Author Topic: social security and estimated taxes for a contracter. where do i start?  (Read 1124 times)

wotan

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wife and i moved to Myrtle beach to take care of wife's father. father has long term health insurance that has home care benefit. wife started working for Griswold company as a private contracter to take care of him. he was using Griswold before we moved down. can someone provide any info on making social security pmts. and estimated taxes. Griswold will not help us. thanks

dandarc

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Well, you've got to estimate your taxes, then send them in.  Quarterly - April 15th, June 15th, Sept 15th, January 15th are the due-dates.

Easy part is sending them in - https://www.eftps.gov/eftps/ lets you do this electronically - easy and free.

Estimating - at minimum you have self-employment tax.  Basic computation is: Contractor Net Income (after business expenses, if there are any - before retirement contributions like individual 401K though) * 92.35% * 15.3 % (assuming your wife is not going over the social-security wage limit of $118K).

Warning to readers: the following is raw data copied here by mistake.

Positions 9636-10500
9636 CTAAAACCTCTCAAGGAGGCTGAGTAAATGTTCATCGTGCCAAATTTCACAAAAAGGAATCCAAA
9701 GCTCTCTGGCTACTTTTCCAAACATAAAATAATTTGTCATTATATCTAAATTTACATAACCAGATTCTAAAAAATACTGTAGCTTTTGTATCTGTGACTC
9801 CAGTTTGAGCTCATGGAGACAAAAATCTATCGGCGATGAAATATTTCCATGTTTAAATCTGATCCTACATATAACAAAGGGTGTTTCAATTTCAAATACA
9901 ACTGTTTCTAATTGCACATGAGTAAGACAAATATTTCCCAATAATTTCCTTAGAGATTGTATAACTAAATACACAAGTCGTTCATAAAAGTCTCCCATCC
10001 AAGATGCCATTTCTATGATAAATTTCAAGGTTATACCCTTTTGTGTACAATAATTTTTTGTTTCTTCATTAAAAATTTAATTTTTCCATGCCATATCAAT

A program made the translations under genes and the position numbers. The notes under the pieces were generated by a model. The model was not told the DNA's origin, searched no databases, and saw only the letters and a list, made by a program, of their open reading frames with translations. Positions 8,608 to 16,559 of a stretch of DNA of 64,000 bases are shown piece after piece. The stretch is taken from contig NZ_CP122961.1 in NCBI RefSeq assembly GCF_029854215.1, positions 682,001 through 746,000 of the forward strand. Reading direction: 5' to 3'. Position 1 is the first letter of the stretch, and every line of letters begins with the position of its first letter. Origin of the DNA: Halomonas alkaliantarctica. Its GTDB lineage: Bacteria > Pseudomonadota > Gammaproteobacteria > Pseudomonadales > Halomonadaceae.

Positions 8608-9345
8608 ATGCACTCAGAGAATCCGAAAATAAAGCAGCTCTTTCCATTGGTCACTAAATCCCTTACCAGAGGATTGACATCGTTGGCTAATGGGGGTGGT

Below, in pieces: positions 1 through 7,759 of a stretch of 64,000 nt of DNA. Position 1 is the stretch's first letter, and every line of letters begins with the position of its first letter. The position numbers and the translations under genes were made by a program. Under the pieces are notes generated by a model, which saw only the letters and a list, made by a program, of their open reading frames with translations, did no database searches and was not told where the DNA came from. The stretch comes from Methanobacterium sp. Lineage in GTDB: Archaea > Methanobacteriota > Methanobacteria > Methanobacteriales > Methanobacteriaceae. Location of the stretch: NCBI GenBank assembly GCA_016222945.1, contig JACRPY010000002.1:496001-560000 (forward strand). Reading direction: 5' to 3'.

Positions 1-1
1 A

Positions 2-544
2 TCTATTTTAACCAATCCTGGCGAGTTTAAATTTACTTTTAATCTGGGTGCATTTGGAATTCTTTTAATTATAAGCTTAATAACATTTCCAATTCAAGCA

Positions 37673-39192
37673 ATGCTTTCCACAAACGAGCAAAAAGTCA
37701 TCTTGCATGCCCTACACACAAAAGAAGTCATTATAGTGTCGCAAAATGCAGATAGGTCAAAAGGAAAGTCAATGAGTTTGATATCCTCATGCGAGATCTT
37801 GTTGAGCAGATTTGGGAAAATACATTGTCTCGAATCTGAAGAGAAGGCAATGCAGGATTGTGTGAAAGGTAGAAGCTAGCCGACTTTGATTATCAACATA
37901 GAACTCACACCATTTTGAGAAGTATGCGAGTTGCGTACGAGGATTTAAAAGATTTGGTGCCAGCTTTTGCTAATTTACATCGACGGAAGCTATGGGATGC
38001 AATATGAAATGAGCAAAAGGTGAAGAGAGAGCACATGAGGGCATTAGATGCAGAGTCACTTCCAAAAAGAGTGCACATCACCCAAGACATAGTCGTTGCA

Then you've got federal income tax to consider.  The case-study spreadsheet in the sticky "How to write a case study" at the top of "Ask a Mustachian" can help with this.  Since this involves all sources of household income, not just the contractor income, can't help with specifics.

And since you're in South Carolina, you have state income taxes to deal with too.  I live / work in Florida, where we don't have state income taxes, so I'm no help there.

seattlecyclone

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Also if you're married filing jointly the IRS really doesn't care which one of you pays the taxes. If you would prefer not to mess around with sending the IRS a separate payment every quarter, you can just increase the withholding on your own paycheck (assuming you're still working) and it counts just the same.